Considering that Yeates bent the ball`s flight with his iron will many times last term, until sustaining his series of hurts, he has won the right to excel now at an individual story-line, where he can conjure the script. Poetic license, in sporting form.
Manage consistency, and Colchester United`s logicians are arguing that the club`s number 11 is another full season of brilliance away from gaining an immovable tag of all-time eminence, to go with an already cult following in the stands.
The trick now for the U`s entertainer-in-chief is to reproduce his prolific form of the past. Until then, Yeates walks the same volatile tightrope as Cristiano Ronaldo.
Both are teetering between a compelling conclusion. Long-term immortality, or a painful self-destruction of an entire legacy, awaits.
Love, Not War, A Perfect Score
Fate placing Colchester and Ipswich together in the League Cup second round this week sees the idea that it is a Mickey Mouse competition temporarily suspended in Anglia`s colourful corner.
You can bet those on the eliminated side will revert to type, claiming they can 'concentrate on the league`. Yet, nobody anticipated the county foes to cross swords again so soon after the U`s relegation to English football`s third tier.
Meantime, don`t buy any anti-climax talk, because the fixture puts Kevin Lisbie on course to appear in an unexpected pantomime, caught between his old and new paymasters. You`ll need a hose for the hype over the next few weeks, and probably a bingo-card to count clichés yet-to-come.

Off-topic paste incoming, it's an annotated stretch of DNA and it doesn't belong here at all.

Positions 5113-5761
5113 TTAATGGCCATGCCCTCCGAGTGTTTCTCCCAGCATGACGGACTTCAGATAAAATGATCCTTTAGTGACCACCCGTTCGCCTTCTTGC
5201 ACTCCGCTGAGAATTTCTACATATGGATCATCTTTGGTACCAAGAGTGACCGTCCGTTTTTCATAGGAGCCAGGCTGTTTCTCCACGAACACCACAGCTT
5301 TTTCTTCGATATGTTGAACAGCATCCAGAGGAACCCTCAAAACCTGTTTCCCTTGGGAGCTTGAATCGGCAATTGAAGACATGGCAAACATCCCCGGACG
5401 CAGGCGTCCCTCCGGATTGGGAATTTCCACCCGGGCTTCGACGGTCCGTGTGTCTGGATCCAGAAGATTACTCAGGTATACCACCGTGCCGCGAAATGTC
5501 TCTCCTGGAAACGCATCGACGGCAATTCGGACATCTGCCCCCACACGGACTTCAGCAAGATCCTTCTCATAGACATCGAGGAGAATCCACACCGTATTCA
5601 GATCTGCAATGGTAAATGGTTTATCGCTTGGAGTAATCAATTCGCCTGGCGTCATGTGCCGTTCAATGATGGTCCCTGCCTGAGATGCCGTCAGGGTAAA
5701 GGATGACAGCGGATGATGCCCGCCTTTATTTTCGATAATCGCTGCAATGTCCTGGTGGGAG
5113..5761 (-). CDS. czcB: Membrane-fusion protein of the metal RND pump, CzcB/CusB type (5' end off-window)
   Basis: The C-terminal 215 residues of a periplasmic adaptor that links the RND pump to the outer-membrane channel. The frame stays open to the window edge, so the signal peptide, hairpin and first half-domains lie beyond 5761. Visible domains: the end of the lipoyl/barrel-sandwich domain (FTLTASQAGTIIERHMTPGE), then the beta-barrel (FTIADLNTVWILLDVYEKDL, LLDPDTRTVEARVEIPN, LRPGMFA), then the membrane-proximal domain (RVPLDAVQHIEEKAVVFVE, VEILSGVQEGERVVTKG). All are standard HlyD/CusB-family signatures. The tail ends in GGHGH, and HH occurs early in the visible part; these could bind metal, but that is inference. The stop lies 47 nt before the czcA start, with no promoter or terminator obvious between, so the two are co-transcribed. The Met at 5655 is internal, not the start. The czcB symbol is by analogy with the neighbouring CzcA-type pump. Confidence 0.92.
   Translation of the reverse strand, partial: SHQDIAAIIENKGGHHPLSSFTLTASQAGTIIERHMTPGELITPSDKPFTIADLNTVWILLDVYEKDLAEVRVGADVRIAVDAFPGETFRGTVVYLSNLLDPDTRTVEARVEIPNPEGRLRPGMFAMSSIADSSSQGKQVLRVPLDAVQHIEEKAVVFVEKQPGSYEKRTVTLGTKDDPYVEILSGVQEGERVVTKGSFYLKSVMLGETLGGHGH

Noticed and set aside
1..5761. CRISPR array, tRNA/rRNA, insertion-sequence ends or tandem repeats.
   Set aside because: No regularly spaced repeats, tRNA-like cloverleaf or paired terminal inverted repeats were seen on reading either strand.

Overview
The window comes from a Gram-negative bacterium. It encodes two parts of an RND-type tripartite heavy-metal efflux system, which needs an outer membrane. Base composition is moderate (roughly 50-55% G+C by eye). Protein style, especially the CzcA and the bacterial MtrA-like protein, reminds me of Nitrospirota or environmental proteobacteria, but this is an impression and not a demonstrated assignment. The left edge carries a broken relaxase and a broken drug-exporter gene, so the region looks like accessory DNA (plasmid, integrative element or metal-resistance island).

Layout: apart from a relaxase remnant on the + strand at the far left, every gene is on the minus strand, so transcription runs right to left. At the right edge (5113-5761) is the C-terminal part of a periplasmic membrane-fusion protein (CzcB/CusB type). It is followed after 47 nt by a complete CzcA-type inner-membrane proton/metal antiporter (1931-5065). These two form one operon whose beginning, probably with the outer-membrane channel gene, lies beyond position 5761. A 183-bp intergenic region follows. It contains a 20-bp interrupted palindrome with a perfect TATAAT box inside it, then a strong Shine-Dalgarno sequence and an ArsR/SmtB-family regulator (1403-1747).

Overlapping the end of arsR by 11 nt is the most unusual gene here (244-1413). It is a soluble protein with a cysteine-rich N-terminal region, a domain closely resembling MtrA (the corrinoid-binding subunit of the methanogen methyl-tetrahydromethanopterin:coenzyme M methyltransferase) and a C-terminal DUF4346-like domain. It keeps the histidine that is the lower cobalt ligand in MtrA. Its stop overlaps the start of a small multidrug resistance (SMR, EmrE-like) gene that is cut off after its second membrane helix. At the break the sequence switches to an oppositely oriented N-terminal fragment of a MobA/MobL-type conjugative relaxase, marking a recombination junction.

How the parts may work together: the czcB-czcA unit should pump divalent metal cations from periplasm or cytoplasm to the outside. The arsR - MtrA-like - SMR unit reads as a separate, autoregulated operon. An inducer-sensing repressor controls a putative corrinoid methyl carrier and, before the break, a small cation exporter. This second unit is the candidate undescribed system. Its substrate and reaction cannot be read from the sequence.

Make for love, not war is an offering that appeals. The unexpected derby-day gives fans a chance to let the beautiful game take a long, deep breath, or, alternatively, we may observe a top-quality sporting encounter suffocated by a narrative of unwanted terraced ugliness.
I predict a sell-out.
Hilarity Begins At Home
Hilarity, not charity after all, begins at home. Colchester United`s first meaningful tie at the Community Stadium nearly descended into farce, because inaugural season ticket passes only just hit doormats in time.
The joke, after the club`s league defeat last weekend on the opening day, was that the U`s had forgotten when the campaign actually started.
That uniquely British coping-mechanism of self-deprecation, fans laughing at themselves as poor unfortunates, became an adopted soundtrack.
Colchester United failing in its duty of care to the thousands who have paid for the year`s tickets, however, was no laughing matter.
Adam Virgo has scored three goals in a week, with another match to come for Brighton at the weekend before we reach the new season`s seven-day mark, while Kevin Lisbie will face Colchester before August is out.
So much for this column`s presumed status as a sporting oracle. Just hours before former U`s player Virgo hit the string for goal number one I wrote how his scoring record for Colchester was questionable and deserving of some scrutiny.
My caption on the issue read Adam 'Vertigo`, typed with the implication that a now-resurgent Virgo was scared of entering the opposition`s half to the extent that he stopped looking for the back of the net.
Add that stark conclusion to an earlier claim that Kevin Lisbie`s goal-scoring prowess could not sting Colchester from Championship distance this season, now that the League Cup draw has paired the club with Ipswich, and you get two bullet-holed theories.
"Fate is life`s way of laughing at people who think they can play God," writes Ed Smith, in his brilliant volume on how competitive games reflect reality.
Smith was referring chiefly here to contestants, athletes. However, for all the truthfulness in that one-liner, he might as well have directed the message at presumptuous spaces of opinionated football chatter. Yes, like this one.
The boomerang of chance makes it a bad idea to voice throwaway remarks that always insist on intellectualising all aspects of sport.